Displaying all 4 publications

  1. Anwar A, Siddiqui R, Raza Shah M, Khan NA
    J Microbiol Biotechnol, 2019 May 28;29(5):713-720.
    PMID: 31030451 DOI: 10.4014/jmb/1903.03009
    Acanthamoeba castellanii belonging to the T4 genotype may cause a fatal brain infection known as granulomatous amoebic encephalitis, and the vision-threatening eye infection Acanthamoeba keratitis. The aim of this study was to evaluate the antiamoebic effects of three clinically available antidiabetic drugs, Glimepiride, Vildagliptin and Repaglinide, against A. castellanii belonging to the T4 genotype. Furthermore, we attempted to conjugate these drugs with silver nanoparticles (AgNPs) to enhance their antiamoebic effects. Amoebicidal, encystation, excystation, and host cell cytotoxicity assays were performed to unravel any antiacanthamoebic effects. Vildagliptin conjugated silver nanoparticles (Vgt-AgNPs) characterized by spectroscopic techniques and atomic force microscopy were synthesized. All three drugs showed antiamoebic effects against A. castellanii and significantly blocked the encystation. These drugs also showed significant cysticidal effects and reduced host cell cytotoxicity caused by A. castellanii. Moreover, Vildagliptin-coated silver nanoparticles were successfully synthesized and are shown to enhance its antiacanthamoebic potency at significantly reduced concentration. The repurposed application of the tested antidiabetic drugs and their nanoparticles against free-living amoeba such as Acanthamoeba castellanii described here is a novel outcome that holds tremendous potential for future applications against devastating infection.
  2. Anwar A, Rajendran K, Siddiqui R, Raza Shah M, Khan NA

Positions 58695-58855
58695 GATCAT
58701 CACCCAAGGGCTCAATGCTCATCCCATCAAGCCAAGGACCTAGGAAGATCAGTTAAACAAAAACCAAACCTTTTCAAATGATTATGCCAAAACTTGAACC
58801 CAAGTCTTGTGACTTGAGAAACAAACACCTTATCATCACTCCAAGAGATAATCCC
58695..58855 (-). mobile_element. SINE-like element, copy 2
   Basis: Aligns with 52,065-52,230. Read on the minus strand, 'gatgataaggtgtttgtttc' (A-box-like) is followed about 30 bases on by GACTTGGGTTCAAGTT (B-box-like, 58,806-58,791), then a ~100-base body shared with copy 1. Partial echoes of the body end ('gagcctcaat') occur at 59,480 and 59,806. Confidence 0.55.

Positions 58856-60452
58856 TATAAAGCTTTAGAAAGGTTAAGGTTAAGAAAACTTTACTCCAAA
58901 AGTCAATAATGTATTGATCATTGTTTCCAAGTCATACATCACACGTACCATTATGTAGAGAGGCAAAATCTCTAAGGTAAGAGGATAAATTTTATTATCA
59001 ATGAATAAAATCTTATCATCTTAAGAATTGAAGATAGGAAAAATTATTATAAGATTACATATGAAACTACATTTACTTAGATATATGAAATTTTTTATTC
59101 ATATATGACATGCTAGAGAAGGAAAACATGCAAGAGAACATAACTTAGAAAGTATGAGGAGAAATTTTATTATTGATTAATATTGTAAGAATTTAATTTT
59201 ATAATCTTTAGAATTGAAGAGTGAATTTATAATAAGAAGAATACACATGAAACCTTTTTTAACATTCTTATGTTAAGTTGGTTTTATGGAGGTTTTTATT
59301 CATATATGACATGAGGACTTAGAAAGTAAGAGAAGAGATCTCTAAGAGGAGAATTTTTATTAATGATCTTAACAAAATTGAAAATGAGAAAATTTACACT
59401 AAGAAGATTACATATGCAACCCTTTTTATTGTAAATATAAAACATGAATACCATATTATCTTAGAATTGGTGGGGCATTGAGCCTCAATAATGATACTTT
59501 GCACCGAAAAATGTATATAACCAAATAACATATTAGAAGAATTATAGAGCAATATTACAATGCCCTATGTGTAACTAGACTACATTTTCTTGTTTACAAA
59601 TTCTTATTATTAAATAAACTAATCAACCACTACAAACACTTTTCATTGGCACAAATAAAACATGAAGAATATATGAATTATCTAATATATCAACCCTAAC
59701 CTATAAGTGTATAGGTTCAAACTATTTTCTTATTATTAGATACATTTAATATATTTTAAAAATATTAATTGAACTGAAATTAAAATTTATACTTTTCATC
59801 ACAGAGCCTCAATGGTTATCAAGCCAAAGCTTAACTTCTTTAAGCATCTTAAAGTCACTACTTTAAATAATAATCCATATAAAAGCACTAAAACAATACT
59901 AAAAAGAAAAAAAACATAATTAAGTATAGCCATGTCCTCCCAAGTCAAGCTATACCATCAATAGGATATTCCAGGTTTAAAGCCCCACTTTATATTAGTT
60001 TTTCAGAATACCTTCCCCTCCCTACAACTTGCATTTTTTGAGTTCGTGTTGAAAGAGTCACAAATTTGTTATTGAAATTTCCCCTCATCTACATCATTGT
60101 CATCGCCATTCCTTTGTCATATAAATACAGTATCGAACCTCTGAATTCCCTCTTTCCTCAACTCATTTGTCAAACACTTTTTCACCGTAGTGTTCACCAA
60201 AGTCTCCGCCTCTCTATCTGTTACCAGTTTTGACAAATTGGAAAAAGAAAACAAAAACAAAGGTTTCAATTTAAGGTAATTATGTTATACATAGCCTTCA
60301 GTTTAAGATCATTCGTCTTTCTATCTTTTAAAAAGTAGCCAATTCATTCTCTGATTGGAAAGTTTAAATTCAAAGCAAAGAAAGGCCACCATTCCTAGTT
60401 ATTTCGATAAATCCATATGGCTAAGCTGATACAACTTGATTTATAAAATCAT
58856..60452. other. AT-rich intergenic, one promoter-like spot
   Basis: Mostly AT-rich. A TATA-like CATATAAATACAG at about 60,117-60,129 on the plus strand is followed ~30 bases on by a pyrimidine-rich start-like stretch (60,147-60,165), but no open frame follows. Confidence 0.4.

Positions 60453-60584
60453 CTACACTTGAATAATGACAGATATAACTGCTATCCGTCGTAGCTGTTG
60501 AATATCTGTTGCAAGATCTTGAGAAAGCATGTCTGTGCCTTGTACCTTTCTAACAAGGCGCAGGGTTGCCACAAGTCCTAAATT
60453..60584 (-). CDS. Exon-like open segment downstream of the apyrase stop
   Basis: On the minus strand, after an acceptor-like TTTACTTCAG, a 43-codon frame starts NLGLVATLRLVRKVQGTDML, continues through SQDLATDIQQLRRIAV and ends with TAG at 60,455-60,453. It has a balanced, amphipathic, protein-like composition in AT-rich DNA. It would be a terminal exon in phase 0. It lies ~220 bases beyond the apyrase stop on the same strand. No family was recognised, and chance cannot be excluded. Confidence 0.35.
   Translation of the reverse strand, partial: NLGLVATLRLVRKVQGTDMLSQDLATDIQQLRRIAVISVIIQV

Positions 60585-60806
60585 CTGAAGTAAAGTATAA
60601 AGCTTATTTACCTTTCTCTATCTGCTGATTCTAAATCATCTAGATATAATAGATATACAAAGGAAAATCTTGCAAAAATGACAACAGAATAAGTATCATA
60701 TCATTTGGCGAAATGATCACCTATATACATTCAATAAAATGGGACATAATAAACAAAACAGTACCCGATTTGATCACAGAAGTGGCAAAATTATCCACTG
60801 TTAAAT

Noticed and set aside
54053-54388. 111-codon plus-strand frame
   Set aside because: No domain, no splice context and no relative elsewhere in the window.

ACS Chem Neurosci, 2019 01 16;10(1):658-666.
    PMID: 30346711 DOI: 10.1021/acschemneuro.8b00484
    Central nervous system (CNS) infections caused by free-living amoebae such as Acanthamoeba species and Naegleria fowleri are rare but fatal. A major challenge in the treatment against the infections caused by these amoebae is the discovery of novel compounds that can effectively cross the blood-brain barrier to penetrate the CNS. It is logical to test clinically approved drugs against CNS diseases for their potential antiamoebic effects since they are known for effective blood-brain barrier penetration and affect eukaryotic cell targets. The antiamoebic effects of clinically available drugs for seizures targeting gamma-amino butyric acid (GABA) receptor and ion channels were tested against Acanthamoeba castellanii belonging to the T4 genotype and N. fowleri. Three such drugs, namely, diazepam (Valium), phenobarbitone (Luminal), phenytoin (Dilantin), and their silver nanoparticles (AgNPs) were evaluated against both trophozoites and cysts stage. Drugs alone and drug conjugated silver nanoparticles were tested for amoebicidal, cysticidal, and host-cell cytotoxicity assays. Nanoparticles were synthesized by sodium borohydride reduction of silver nitrate with drugs as capping agents. Drug conjugated nanoconjugates were characterized by ultraviolet-visible (UV-vis) and Fourier transform infrared (FT-IR) spectroscopies and atomic force microscopy (AFM). In vitro moebicidal assay showed potent amoebicidal effects for diazepam, phenobarbitone, and phenytoin-conjugated AgNPs as compared to drugs alone against A. castellanii and N. fowleri. Furthermore, both drugs and drug conjugated AgNPs showed compelling cysticidal effects. Drugs conjugations with silver nanoparticles enhanced their antiacanthamoebic activity. Interestingly, amoeba-mediated host-cell cytotoxicity was also significantly reduced by drugs alone as well as their nanoconjugates. Since, these drugs are being used to target CNS diseases, their evaluation against brain-eating amoebae seems feasible due to advantages such as permeability of the blood-brain barrier, established pharmacokinetics and dynamics, and United States Food and Drug Administration (FDA) approval. Given the limited availability of effective drugs against brain-eating amoebae, the clinically available drugs tested here present potential for further in vivo studies.